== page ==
Tommy Dorsey: Song of India

Track

Song of India

Artist

Tommy Dorsey (trombone)

CD

The Sentimental Gentleman of Swing: Centennial Collection (Bluebird/Legacy 711672)

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Musicians:

Tommy Dorsey (trombone), Bunny Berigan (trumpet), Bud Freeman (tenor sax), Dave Tough (drums),

BJimmy Welch, Joe Bauer, Bob Cusumano (trumpet); Les Jenkins, Red Bone (trombone); Joe Dixon (clarinet, alto sax), Fred Stulce, Clyde Rounds (alto sax), Dick Jones (piano), Carmen Mastren (guitar), Gene Traxler (bass)

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Composed by Nikolai Rimsky-Korsakov. Arranged by Tommy Dorsey & Red Bone

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Recorded: New York, January 29, 1937

Albumcovertommydorsey-sentimentalgentlemanofswing-centennialcollection

Rating: 73/100 (learn more)

Rimsky-Korsakov's 1898 opera Sadko depicts a Russian harpist who deserts wife and home for foreign adventure. During his travels he acquires Wife #2 and a fortune. When he returns, everyone rejoices, including Wife #1, who's retained a shrewd divorce lawyer and reduces hapless Harpo to his musical souvenirs, notably the "Song of India." Plugged with a Solotone mute to render this melody in a freakish sopranino register approximating a muted trumpet, TD's trombone is as pretty and as phony as the fixed smiles at a debutante ball. The only jazz here is Berigan's real trumpet, standing out grandly like a moonlit Taj Mahal.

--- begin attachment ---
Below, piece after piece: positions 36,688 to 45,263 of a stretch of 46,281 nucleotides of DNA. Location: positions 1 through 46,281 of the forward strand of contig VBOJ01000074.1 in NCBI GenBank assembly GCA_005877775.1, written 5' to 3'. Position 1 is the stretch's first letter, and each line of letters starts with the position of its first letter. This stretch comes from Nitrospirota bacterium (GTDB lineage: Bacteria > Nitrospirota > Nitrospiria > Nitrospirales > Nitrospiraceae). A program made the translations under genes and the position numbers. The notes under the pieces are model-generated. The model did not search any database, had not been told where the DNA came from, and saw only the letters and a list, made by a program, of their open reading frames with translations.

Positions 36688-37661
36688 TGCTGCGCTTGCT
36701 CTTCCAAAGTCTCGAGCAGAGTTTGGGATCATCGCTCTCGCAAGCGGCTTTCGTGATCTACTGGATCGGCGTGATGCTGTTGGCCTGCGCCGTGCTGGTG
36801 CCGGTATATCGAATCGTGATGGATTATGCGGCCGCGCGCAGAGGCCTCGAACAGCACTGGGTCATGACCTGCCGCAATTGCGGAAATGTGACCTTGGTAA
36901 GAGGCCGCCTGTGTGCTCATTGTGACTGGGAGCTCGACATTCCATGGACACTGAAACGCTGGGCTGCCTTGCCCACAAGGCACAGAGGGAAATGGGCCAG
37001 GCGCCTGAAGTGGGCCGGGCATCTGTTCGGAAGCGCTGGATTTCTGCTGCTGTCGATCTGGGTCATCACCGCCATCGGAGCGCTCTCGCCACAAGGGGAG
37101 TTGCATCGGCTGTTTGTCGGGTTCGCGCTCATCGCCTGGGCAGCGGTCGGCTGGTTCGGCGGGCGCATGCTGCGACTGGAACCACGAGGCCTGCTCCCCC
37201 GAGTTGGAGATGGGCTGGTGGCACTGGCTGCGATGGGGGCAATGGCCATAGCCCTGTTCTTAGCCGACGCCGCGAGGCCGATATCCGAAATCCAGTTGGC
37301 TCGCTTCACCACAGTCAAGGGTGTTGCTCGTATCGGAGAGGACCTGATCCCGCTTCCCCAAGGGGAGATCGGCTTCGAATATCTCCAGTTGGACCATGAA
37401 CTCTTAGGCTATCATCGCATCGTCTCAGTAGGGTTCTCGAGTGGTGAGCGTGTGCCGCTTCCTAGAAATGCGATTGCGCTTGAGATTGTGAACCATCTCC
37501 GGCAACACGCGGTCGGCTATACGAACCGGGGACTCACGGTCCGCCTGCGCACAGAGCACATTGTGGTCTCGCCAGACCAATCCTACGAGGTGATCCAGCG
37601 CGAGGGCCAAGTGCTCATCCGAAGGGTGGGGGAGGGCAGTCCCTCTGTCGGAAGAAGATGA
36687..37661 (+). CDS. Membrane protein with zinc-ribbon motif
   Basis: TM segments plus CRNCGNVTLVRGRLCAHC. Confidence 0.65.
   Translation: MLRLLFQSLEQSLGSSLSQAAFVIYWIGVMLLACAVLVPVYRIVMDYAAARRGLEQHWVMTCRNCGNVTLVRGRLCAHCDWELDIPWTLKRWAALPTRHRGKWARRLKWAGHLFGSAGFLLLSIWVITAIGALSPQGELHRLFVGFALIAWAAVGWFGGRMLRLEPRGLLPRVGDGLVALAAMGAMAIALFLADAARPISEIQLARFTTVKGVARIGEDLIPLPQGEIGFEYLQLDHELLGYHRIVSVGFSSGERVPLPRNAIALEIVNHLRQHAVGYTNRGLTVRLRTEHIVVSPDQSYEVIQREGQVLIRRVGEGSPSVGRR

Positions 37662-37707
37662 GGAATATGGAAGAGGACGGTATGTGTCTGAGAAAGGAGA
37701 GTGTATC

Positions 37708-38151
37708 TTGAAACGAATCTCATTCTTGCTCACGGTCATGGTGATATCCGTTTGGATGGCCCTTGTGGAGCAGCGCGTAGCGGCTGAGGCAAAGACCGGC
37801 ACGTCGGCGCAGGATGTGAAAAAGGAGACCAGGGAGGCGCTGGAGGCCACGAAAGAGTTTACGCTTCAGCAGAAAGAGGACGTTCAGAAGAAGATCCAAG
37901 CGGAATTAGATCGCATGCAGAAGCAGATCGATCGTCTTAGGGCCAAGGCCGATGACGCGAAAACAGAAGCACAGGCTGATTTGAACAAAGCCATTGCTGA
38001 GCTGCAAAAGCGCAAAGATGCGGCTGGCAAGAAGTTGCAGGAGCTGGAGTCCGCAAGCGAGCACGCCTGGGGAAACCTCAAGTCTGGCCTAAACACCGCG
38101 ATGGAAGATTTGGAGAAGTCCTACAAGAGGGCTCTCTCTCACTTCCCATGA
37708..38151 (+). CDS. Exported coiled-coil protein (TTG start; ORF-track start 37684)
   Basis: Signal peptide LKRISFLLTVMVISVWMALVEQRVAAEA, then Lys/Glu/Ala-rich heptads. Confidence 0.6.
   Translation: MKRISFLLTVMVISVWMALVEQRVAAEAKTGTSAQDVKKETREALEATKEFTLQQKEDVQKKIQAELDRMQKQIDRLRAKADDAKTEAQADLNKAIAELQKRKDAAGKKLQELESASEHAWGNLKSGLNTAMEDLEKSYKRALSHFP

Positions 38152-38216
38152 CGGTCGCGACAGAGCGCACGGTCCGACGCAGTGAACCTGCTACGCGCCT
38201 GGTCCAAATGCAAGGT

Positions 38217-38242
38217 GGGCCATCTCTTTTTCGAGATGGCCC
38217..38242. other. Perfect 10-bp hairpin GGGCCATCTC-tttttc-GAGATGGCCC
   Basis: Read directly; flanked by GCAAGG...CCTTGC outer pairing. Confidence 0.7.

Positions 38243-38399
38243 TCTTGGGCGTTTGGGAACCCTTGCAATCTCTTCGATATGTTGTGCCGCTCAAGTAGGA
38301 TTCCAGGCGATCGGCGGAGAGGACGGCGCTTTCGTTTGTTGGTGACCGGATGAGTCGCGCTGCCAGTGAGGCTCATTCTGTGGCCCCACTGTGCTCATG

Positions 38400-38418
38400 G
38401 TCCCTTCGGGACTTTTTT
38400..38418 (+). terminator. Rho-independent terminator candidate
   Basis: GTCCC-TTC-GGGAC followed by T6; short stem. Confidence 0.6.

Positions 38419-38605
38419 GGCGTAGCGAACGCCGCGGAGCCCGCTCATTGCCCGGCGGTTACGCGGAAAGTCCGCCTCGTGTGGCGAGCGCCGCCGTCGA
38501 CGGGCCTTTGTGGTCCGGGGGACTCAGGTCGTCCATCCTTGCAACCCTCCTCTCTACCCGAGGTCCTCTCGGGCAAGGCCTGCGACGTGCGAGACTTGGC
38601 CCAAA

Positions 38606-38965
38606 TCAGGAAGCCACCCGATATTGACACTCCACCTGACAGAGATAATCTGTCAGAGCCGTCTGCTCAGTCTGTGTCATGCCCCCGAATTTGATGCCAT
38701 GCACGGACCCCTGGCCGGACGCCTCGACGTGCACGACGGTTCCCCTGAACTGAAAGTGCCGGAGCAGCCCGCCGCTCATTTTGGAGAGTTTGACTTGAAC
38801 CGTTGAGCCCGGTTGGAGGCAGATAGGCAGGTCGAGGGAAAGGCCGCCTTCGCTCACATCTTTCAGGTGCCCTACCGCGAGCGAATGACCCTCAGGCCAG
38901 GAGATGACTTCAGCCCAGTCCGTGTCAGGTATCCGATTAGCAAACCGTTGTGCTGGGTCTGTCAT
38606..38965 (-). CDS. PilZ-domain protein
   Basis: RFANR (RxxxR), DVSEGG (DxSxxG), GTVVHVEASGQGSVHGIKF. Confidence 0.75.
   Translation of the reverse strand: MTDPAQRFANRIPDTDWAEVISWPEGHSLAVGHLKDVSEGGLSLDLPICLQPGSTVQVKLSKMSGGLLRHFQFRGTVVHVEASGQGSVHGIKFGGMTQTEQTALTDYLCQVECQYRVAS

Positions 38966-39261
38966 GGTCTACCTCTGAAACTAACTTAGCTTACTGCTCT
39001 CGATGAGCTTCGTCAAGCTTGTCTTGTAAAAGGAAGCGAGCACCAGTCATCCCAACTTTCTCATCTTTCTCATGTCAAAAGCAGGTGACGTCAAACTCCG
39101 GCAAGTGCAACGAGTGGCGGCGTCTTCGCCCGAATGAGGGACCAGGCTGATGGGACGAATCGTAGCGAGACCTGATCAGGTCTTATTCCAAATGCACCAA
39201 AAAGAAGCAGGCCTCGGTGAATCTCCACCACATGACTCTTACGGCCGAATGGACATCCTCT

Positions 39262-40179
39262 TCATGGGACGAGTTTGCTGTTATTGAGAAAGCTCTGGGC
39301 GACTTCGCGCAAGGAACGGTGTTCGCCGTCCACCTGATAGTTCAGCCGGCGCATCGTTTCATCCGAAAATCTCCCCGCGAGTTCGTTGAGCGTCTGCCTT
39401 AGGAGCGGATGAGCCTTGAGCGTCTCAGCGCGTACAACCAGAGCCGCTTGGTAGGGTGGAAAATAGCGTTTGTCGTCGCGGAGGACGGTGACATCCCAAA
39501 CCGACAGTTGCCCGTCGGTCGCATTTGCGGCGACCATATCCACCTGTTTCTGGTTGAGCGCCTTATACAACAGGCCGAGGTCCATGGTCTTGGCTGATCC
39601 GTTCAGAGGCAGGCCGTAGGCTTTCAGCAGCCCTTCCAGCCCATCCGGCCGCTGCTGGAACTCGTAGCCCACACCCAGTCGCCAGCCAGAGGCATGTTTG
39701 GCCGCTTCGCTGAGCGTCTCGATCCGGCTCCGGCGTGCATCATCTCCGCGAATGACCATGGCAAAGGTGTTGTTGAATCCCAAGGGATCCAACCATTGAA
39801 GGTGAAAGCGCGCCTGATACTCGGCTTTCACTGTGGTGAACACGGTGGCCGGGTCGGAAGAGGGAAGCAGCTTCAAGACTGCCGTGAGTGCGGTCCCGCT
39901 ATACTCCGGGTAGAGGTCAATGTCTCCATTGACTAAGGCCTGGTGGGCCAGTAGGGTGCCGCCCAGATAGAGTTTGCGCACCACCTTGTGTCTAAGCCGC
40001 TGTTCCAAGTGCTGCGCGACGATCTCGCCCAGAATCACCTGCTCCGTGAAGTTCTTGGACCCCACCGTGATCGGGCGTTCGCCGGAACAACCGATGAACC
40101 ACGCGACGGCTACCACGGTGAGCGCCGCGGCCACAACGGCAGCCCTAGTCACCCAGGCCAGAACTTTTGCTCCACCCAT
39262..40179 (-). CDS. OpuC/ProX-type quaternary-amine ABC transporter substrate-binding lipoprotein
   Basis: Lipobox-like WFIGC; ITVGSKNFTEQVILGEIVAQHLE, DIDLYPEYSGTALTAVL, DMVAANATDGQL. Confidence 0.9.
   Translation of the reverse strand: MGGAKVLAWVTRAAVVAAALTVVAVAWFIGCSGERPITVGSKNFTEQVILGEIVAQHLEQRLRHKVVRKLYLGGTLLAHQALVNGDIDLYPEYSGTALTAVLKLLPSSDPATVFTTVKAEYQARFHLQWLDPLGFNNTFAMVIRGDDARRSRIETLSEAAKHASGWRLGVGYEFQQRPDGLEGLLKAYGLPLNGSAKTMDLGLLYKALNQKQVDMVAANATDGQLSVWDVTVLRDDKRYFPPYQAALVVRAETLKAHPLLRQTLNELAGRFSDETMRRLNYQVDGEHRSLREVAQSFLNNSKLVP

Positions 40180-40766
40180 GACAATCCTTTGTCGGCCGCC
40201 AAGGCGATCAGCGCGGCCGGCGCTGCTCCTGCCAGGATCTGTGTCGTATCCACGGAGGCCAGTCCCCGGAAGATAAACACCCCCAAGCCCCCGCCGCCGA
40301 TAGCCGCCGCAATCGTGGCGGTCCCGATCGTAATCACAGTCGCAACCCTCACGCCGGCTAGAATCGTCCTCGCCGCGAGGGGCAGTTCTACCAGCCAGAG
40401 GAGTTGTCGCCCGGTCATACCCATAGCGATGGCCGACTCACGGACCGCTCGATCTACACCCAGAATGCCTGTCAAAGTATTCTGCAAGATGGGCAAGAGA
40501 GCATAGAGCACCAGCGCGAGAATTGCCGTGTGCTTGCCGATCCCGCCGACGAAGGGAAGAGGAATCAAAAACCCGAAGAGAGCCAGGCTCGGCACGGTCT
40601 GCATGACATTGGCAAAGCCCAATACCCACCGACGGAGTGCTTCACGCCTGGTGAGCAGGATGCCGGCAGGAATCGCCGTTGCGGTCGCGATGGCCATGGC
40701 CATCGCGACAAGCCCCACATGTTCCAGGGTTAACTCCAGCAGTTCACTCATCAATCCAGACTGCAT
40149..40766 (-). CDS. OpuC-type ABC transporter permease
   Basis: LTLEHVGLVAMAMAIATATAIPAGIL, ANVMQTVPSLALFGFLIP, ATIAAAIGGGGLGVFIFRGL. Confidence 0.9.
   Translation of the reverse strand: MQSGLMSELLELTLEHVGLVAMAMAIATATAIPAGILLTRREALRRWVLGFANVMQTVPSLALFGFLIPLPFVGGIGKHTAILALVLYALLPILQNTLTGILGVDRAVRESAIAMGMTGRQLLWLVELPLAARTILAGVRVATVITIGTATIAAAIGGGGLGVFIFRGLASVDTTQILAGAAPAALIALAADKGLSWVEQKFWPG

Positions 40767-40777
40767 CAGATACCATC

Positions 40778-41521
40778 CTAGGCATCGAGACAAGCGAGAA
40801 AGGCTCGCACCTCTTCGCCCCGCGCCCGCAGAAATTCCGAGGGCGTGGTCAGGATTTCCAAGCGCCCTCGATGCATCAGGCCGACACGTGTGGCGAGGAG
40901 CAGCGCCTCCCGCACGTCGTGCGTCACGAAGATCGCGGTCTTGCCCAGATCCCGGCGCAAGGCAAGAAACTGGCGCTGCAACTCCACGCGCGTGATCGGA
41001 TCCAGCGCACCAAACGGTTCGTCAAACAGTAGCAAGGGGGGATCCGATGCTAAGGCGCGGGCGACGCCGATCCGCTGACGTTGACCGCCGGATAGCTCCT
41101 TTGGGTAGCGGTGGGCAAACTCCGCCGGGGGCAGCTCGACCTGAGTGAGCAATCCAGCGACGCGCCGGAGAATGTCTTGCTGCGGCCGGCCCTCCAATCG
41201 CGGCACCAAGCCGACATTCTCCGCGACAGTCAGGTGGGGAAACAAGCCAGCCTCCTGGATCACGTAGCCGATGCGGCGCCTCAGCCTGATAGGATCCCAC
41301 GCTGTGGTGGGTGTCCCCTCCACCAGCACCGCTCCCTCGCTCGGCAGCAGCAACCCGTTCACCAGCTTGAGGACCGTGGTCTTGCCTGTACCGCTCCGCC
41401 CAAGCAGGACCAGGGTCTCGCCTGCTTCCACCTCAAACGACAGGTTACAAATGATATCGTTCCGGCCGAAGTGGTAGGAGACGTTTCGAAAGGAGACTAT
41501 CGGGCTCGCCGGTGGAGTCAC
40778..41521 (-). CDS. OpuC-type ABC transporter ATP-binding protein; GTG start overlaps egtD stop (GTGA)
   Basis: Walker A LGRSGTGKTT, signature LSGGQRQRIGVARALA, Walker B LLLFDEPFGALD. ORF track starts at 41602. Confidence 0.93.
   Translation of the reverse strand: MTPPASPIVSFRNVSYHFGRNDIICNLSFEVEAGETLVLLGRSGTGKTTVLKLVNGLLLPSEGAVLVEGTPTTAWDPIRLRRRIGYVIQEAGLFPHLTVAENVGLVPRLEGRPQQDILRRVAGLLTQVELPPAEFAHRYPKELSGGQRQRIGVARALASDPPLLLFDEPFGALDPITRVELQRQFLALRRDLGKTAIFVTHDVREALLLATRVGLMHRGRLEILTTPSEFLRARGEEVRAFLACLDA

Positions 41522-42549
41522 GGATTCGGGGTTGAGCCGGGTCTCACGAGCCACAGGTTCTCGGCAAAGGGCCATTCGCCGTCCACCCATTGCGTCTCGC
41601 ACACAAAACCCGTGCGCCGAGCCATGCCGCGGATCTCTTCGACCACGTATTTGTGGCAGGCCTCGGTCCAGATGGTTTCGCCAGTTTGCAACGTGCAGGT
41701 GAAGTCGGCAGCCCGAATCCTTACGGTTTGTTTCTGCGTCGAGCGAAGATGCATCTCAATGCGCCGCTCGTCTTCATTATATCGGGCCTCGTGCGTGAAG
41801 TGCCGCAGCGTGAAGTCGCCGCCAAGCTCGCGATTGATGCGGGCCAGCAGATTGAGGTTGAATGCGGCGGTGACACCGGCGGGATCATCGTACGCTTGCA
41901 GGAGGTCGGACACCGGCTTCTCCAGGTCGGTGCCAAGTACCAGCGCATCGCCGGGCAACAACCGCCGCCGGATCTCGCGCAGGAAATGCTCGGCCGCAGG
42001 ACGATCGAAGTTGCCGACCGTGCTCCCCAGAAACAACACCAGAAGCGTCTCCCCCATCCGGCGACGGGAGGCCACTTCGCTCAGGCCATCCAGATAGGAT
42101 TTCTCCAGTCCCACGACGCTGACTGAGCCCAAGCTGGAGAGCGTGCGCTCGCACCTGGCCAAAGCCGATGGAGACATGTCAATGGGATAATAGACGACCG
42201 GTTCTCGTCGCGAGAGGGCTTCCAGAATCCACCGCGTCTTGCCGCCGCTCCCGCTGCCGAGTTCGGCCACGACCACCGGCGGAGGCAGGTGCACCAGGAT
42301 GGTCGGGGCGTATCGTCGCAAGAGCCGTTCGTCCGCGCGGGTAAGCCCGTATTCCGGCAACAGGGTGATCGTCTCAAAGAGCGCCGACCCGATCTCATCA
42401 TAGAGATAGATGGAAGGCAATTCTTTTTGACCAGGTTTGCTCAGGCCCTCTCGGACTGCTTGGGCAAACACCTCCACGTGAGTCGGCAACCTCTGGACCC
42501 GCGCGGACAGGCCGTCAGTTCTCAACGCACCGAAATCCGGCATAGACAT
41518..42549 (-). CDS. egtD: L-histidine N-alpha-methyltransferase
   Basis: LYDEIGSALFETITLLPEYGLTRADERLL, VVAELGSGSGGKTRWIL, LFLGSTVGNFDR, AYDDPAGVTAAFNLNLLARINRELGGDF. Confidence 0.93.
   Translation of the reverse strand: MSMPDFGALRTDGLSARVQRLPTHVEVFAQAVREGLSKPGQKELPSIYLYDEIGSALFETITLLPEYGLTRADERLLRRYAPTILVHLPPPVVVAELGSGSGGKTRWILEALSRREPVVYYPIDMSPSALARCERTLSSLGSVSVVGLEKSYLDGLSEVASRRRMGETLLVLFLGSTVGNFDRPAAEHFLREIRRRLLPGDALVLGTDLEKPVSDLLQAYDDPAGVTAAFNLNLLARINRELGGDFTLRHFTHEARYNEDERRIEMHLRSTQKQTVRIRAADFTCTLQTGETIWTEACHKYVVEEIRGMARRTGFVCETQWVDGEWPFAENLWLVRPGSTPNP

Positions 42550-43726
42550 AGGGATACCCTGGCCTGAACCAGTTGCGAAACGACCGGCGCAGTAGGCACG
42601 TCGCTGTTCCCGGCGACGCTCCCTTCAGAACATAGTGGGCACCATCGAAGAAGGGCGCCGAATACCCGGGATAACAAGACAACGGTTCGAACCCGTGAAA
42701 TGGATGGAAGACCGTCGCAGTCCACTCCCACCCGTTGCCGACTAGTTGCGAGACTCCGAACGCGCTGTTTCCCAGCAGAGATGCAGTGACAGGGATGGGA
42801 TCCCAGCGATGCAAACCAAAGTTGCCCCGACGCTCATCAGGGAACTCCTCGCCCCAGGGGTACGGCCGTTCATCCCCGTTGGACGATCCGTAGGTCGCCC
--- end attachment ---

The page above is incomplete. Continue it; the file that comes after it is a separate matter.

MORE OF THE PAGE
Reviewer: Alan Kurtz

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  • 1 Alex // Jun 16, 2009 at 02:48 AM
    I disagree with your characterization of this track as phony and mostly not jazz. Song of India is an excellent example of Dorsey's incredible purity of tone and technical control in the instrument's upper register. I understand your reasoning for demeaning it, but that shallow characterization does not do justice to the incredible virtuosity that lies beneath it. "Pretty" (snuck in as a back-handed compliment) doesn't begin to describe the craft of what Dorsey is doing here. By many criteria, Dorsey was not a "real" jazz musician: he detested improvisation, made a lot of money, and was closely aligned with the commercial powers-that-be of the swing era. But that doesn't take away the fact that he was an absolutely brilliant technician on the trombone.